Get your hands on their books and listen to their podcast interviews archived on their website.

Lupe Mendez is the literary outreach coordinator for Poets & Writers in Houston. Contact him at Houston@pw.org or on Twitter, @houstonpworg.
4.14.20

Last week I started highlighting the publishing houses here in Houston by looking at Arte Público Press. Today I want to write about Mutabilis Press. This nonprofit literary press is all about supporting the poetry world, especially poets in the greater Houston area.

The press was founded in 2003 by poet and artist Carolyn Tourney Florek and is a great source of literary work, including first books from some of the best poets that Houston has to offer. I personally own Why Me? (Mutabilis Press, 2009), the debut collection of poetry by Inprint founder Rich Levy, and it’s a great collection. Mutabilis also publishes poetry anthologies and makes it a point to find ways to gather as many Houston area poets as possible to write on a variety of themes. Their latest anthology, Enchantment of the Ordinary, edited by Galveston poet and dear friend of mine John Gorman, collects poems from Houston area authors with a connection to the state of Texas. I love the idea behind this anthology.

It is a blessing to be able to thumb through the anthologies and poetry collections published by Mutabilis and find the names and words of poets who I call friend. If you have the means to support this wonderful press, please take a look at their catalog and order books from them directly or from your local independent bookstore. Either way your purchase helps keep the lights on for these publishing houses.

Lupe Mendez is the literary outreach coordinator for Poets & Writers in Houston. Contact him at Houston@pw.org or on Twitter, @houstonpworg.
4.7.20

It gives me great pleasure to highlight the many aspects of the literary world that exist here in the Houston area through this blog. I feel it is important to keep this work going, especially now during this global crisis, to provide a sense of community as well as a little break from the news.

Starting this month, I’ll be writing about some of the publishing houses here in Houston, including Arte Público Press. Founded in 1979 by Nicolas Kanellos, Arte Público Press is the largest and most established publisher of Latino literature in the United States. Housed at the University of Houston, where Kanellos is a professor of Hispanic Studies, the press has helped launch the careers of notable authors like Sandra Cisneros, whose debut novel, The House on Mango Street, was published by the press; Miguel Piñero, who cofounded the Nuyorican Poets Café in New York City; and Obie Award–winning playwright Luis Valdez.

The press also launched the Recovering the U.S. Hispanic Literary Heritage Program to catalog lost Latinx writings from the American colonial period through 1960. They then branched out into bilingual books for children and young adults with their imprint Piñata Books.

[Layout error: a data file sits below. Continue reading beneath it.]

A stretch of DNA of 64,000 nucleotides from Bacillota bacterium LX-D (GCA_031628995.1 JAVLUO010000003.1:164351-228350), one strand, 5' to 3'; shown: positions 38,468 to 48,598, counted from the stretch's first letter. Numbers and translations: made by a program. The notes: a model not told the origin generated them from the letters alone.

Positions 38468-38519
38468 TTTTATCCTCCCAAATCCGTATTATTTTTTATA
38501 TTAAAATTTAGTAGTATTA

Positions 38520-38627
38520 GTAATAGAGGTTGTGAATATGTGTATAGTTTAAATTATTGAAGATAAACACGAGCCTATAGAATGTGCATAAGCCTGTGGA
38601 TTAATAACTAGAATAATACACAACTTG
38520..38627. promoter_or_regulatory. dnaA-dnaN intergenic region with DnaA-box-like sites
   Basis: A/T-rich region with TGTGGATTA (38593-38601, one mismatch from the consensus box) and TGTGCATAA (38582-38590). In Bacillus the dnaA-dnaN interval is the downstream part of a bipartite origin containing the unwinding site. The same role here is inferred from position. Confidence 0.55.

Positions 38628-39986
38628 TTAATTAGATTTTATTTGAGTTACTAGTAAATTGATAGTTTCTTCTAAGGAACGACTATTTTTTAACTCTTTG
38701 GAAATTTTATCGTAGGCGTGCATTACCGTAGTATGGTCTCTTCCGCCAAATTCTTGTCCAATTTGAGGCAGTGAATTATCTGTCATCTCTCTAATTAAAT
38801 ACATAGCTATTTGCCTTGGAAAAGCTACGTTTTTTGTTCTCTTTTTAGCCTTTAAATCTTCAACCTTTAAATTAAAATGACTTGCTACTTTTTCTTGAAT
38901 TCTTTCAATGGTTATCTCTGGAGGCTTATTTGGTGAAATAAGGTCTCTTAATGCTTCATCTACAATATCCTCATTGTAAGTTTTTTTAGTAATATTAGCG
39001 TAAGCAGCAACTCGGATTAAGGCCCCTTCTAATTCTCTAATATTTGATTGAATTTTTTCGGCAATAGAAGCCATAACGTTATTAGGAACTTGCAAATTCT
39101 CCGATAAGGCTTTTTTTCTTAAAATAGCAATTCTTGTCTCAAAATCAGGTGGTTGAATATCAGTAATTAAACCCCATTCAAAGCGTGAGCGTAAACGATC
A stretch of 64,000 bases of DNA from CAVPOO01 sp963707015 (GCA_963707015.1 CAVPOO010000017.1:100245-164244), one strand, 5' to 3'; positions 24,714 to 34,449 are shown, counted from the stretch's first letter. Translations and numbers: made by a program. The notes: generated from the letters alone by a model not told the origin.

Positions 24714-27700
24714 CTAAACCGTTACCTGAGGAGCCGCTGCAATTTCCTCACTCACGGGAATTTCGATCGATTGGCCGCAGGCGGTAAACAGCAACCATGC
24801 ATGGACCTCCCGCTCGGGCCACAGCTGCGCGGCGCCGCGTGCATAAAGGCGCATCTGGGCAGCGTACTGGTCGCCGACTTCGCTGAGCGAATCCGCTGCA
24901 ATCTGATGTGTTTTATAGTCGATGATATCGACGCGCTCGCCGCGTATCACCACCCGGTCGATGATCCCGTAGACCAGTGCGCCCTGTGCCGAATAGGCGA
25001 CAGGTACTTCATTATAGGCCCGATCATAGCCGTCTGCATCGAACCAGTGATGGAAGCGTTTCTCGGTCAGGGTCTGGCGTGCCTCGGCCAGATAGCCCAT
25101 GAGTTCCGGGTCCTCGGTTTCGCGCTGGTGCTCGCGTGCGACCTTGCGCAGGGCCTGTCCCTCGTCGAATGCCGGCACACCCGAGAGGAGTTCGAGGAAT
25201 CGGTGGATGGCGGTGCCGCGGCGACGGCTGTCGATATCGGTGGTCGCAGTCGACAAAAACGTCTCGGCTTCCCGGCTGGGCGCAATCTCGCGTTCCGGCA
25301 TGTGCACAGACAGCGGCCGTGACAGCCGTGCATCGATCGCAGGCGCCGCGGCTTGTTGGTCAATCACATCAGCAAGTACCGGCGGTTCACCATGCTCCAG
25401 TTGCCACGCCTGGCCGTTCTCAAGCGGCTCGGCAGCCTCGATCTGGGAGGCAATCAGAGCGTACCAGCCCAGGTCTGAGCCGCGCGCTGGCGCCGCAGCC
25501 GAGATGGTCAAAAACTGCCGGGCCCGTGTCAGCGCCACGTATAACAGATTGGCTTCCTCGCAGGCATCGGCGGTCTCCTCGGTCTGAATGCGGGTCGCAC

Arte Público Press continues their mission to bring Hispanic literature to more audiences through their programs and books. They publish thirty books a year, so if you got the time, take a look at their massive catalog and consider ordering some of these wonderful books (including the recent release of Richard Z. Santos’s debut novel). Trust me, it’ll be worth your while.

Lupe Mendez is the literary outreach coordinator for Poets & Writers in Houston. Contact him at Houston@pw.org or on Twitter, @houstonpworg.
3.31.20

Now that we are being asked to stay at home to help slow the spread of the coronavirus and adjusting to this new terrain, most literary events have been canceled or postponed. Knowing this, I thought maybe I shouldn’t be writing about literary festivals and conferences, but I wanted to add a little hope for the future and highlight some great events we can look forward to that take place in Houston. It has also been wonderful to see some events and conferences, like TeenBookCon, adjusting to the current state of things and finding ways to have virtual events via social media platforms. To wrap up this series of posts, I want to tell you all about Zine Fest Houston.

Zine Fest Houston has been around since 1993, first as a small gathering in a local park in Houston where zine creators came together to share their latest issues. Since then, they have grown each year but the annual festival has always been about DIY creations. This is a space for brilliant creators to showcase and share self-published works or small print runs of literary works. Everything presented, shared, and worked on is unique and unconventional and that is the main draw to the festival. According to their website, the event promotes “zines, mini-comics, and other forms of small press, alternative, underground, DIY media and art.” The registration is free and the event is for all ages. There are tables and tables of artists and zines, panels and talks, and even zine-making workshops.